More thoughts (and links) on public debate and social media

Following on from yesterday’s article on public discourse and social media, here’s some other links relating to the topic that might be of interest.First of all, Chris Green has written on his blog Ministry Nuts and Bolts about when people get caught saying something they shouldn’t have said. He offers four helpful questions to ask

Secondly, if a lot of comment about social media is often negative, here’s a helpful post from Ricard Perkins on the positive Gospel use of facebook.

Kevin DeYoung has written here about deciding when to speak and when to remain silent on hot topics on the internet.

I find two things particularly pertinent here. First of all, that Kevin doesn’t see the need to comment on everything, rather he writes specifically about issues directly relevant to his pastoral ministry.  I identify with that here.  Faithroots is publically available on the internet which means anyone can read the articles and comment etc.  You’re all welcome and it’s lovely to see visitors from all around the world. Some of you, I know visit the site because you have ties to Bearwood Chapel, you used to worship here, have been on mission teams or have friends & family still here.  We appreciate your continued interest and prayer support for us.

Primarily though, was started because we saw and wanted to meet needs within the Bearwood Church family and so that’s my primary motive for writing. I write first of all as a member and pastor of a local congregation.  That of course shapes my priorities when choosing what to comment on and when.  If what I write is helpful to the wider church then that’s a bonus.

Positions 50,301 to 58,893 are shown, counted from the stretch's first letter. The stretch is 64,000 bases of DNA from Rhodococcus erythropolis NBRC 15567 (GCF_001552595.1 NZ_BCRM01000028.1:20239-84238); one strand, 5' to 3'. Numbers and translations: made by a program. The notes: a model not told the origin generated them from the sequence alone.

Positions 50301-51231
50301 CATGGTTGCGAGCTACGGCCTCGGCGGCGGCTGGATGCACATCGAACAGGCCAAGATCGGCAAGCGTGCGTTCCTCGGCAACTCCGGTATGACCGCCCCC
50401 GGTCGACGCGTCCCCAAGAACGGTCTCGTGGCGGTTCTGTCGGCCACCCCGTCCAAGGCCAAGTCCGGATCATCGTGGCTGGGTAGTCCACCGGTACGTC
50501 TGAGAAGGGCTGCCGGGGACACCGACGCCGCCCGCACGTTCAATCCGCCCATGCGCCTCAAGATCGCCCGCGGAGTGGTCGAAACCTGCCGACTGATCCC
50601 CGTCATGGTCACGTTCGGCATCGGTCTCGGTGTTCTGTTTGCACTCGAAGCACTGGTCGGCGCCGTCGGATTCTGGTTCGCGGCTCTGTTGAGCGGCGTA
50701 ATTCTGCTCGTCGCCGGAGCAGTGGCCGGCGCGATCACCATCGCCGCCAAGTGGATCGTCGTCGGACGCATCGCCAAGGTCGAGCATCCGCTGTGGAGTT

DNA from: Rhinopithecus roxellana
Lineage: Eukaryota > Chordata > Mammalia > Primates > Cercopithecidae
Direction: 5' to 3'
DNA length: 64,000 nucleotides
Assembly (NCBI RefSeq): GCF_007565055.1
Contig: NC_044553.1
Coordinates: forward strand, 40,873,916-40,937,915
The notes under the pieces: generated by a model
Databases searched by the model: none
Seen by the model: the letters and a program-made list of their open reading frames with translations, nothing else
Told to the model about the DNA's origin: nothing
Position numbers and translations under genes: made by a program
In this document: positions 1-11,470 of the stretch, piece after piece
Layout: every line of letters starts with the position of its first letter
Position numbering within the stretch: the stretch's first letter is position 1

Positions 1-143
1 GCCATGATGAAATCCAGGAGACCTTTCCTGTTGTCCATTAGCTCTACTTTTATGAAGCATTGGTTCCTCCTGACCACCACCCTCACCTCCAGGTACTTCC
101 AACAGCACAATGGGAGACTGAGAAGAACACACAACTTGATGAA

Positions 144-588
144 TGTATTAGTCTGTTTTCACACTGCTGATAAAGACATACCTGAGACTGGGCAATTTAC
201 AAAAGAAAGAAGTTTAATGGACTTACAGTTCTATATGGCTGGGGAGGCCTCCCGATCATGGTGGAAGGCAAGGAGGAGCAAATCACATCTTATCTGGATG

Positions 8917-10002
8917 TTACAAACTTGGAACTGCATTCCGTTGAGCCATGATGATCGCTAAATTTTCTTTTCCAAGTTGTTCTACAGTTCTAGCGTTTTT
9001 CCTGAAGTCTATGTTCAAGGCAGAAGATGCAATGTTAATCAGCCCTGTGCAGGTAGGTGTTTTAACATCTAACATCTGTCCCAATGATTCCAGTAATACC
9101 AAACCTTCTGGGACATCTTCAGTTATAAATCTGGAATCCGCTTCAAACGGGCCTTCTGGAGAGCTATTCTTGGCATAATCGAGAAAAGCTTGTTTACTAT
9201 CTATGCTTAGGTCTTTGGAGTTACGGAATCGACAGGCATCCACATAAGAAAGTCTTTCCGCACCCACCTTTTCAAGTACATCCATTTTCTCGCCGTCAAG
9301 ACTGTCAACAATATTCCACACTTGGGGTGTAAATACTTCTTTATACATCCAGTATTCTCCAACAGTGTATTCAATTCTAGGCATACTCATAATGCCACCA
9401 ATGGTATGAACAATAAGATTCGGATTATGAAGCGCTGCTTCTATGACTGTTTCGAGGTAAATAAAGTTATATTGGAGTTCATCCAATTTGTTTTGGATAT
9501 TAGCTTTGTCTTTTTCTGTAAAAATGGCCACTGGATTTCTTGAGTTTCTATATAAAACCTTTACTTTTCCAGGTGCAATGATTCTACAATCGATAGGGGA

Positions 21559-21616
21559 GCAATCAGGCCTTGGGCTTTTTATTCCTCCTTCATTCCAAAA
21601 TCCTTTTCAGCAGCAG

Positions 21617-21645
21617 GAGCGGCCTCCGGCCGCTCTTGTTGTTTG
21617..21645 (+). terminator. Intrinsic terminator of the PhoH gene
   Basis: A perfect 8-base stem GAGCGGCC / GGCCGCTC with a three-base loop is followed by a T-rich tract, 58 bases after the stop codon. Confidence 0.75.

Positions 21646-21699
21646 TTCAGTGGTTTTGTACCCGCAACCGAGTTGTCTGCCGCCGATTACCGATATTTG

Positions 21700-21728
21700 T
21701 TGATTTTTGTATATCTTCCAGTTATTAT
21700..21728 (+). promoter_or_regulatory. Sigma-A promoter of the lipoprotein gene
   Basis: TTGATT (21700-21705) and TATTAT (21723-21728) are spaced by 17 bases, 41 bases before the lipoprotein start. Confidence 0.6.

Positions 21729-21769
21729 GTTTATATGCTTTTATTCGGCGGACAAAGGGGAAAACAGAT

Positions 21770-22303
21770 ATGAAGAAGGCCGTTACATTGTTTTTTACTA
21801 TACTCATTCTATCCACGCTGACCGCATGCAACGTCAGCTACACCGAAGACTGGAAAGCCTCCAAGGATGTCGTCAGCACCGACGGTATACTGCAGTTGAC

Also, linked to that, I primarily focus here on writing for Christians and then to people who are seriously considering Christian faith. There’s space in the world for debate with those who disagree with you and who want to win an argument. In fact, debating can be good fun and one way of learning from others.  However, not every context has to be a forum for debate and argument.

This leads to the second thing I like from Kevin’s article. He unashamedly says that he treats his social media contribution as “one way communication.”  He notes that he could be accused of living “in a narcissistic echo chamber!”  Except, as he points out, that the internet isn’t the only place he communicates.  So he says I listen to my wife, my friends, my co-workers, my secretary, my elders, the members of my church, the members of my presbytery, and on and on.”  I personally find his approach here grace filled and liberating.

Kevin goes on to talk about being teachable.  I think that’s an important principle for all of our communication.  This is particularly important for those of us involved in church leadership. We talk about elders needing the qualification of being “able to teach” but I think it’s also important that we are teachable too.  This means being eager to learn, curious, wanting to keep on studying, listening to the nsights of others, finding joy in discovering something new and in growing in our knowledge and wisdom.

Hopefully, the internet can be a place that contributes to that.